7. I signed up for the May 6th and May 7th sessions. Dan and Scott always offer interesting financial topics for my brain to chew on. Might reread this book to inspire questions: Get Wise to Your Advisor: How to Reach Your Investment Goals Without Getting Ripped Off by Steven D. Lockshin https://www.worldcat.org/title/get-wise-to-your-advisor-how-to-reach-your-investment-goals-without-getting-ripped-off/oclc/837924707 I have these two en-route: Wealth management : the financial advisor's guide to investing and managing client's assets by Harold Evensky https://www.worldcat.org/title/wealth-management-the-financial-advisors-guide-to-investing-and-managing-clients-assets/oclc/37812252 How to retire with enough money : and how to know what enough is by Teresa Ghilarducci https://www.worldcat.org/title/how-to-retire-with-enough-money-and-how-to-know-what-enough-is/oclc/931797000 My local public library closure is a drag. It's gotten so bad that I might start looking at their ebooks 😛
  8. Having so many people who were involved with improving LAUSD's 457 plan at the last Zoom session was great @sschullo. https://achieve.lausd.net/Page/11880 https://www.tsacg.com/lausd/ I'm going to have to review those links to get ideas about how to improve options at my own district and look at how LAUSD manages employee education surrounding 403/457 accounts.
  9. https://www.portfoliovisualizer.com/backtest-portfolio https://www.portfoliovisualizer.com/fund-performance https://tools.finra.org/fund_analyzer/ ^ those are all pretty good rearview mirrors
  10. When it comes to retirement advice, retirees are among the best sources to hear from. My district and none of the five unions at our bargaining table provide names or work locations of staff to vendors. No kickbacks. I've been going to the annual 403b/457 review meetings for three years. Changes are driven by getting 25 people to sign on to an idea(add a vendor, add a plan option, etc.), but I haven't seen a clear vendor selection criteria document(which I'm pushing for.) We have three really good providers(Vanguard, Fidelity, CalSTRS Pension2)and twice as many bad options(VALIC, American Funds, MetLife, Midland Life Ins, Voya, T Rowe Price, Foresters Financial.) I'd really like to make our district a good model by borrowing from what's been accomplished elsewhere. I recognize we're not so bad, but that doesn't mean we can't be better. I was raised on small forums. That big city fakebook livin' just wasn't for me.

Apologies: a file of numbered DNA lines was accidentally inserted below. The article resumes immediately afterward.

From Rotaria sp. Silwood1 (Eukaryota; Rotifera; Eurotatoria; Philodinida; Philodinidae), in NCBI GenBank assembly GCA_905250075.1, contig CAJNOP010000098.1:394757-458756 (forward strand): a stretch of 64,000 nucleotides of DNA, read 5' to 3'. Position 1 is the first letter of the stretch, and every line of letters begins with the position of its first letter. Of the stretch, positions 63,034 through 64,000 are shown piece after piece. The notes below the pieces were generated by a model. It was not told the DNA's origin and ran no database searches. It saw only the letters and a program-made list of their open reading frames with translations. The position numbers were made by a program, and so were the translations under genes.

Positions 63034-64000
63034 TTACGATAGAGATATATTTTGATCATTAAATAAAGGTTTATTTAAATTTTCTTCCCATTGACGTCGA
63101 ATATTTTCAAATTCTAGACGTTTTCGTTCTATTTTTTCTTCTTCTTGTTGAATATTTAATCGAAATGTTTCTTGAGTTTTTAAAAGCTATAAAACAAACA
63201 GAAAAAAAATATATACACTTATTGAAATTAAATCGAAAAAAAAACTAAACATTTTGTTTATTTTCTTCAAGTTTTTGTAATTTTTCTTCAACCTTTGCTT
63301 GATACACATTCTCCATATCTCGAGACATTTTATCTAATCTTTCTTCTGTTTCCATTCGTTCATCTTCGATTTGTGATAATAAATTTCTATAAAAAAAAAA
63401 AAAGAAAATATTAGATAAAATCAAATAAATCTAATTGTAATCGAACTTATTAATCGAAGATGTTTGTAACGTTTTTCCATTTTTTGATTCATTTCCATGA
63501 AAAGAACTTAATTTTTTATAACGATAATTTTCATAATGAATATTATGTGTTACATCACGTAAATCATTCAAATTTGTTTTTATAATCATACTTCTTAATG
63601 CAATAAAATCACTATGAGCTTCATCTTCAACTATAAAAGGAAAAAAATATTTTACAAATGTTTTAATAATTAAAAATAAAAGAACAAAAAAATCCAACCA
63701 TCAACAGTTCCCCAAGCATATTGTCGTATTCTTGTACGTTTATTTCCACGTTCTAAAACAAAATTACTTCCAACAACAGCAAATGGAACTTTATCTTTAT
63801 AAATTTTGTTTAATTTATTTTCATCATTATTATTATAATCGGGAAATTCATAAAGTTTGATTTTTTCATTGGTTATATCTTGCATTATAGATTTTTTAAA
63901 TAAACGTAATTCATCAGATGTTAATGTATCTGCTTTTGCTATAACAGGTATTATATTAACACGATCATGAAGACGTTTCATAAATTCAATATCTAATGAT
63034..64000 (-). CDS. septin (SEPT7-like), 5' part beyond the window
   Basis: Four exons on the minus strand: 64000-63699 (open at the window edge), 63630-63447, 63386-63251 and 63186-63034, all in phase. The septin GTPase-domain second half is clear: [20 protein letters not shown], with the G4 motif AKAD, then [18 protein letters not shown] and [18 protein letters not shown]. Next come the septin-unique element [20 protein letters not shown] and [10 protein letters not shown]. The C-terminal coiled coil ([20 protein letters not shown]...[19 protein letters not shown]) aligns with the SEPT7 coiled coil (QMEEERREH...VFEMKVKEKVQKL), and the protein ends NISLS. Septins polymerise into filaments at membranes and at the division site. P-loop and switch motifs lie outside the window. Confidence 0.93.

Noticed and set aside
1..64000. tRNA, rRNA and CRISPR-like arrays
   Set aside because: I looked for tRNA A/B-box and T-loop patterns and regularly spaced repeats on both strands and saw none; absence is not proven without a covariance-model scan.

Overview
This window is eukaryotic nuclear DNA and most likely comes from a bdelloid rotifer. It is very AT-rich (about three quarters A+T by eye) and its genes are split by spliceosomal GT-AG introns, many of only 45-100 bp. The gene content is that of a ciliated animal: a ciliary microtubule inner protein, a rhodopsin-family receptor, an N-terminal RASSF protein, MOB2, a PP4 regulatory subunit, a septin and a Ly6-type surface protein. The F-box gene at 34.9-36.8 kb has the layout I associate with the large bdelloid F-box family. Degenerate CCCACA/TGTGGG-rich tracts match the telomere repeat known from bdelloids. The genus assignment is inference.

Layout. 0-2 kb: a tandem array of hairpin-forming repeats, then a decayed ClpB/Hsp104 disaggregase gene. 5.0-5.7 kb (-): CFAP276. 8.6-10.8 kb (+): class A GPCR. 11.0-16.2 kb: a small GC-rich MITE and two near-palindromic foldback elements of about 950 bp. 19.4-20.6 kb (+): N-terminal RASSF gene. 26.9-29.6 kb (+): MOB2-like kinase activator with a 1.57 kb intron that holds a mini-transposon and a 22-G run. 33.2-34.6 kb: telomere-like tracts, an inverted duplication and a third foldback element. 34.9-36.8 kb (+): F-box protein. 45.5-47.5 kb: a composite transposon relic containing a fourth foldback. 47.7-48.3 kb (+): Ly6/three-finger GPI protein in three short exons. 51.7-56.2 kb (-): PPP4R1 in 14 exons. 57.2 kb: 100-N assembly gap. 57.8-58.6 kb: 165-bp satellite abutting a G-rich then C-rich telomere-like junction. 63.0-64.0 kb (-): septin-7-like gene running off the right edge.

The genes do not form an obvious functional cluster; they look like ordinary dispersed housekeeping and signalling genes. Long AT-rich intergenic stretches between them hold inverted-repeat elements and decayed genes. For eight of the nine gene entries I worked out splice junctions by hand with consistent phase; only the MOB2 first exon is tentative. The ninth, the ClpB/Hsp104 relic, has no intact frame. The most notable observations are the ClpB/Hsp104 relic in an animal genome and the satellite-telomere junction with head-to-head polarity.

11. I've caught a little wind of this on the site, but what's the trouble that the unions cause your 403b/457 world? Faculty and staff at my district are represented by their own independent labor organizations(FA, ACE, POA) and then other staff are represented by larger organizations(CSEA, Teamsters). Collectively they all work with the district to modify retirement plan vendors.
  12. +1 to Tony Fidelity has low cost passive index funds and a lot of higher cost managed funds. You'd still need to do some homework on them, plus there's a lot to consider with your time horizon and overall personal finance situation. The most popular response you'll get from most people is, "it depends."
  13. +1 for Fidelity, 3-Fund Portfolio: https://www.bogleheads.org/wiki/Three-fund_portfolio Suncoast doesn't look like the best credit union compared to mine ( https://www.starone.org/ ) you may consider shopping around for better options.
  14. haha, that's a great definition. Reminds me of the definition of a recession vs a depression... A recession is when your neighbor loses their job. A depression is when you lose your job.
  15. US Santa Cruz: https://financialaid.ucsc.edu/cost-to-attend/undergraduate-costs.html $37k/yr resident $67k/yr non-resident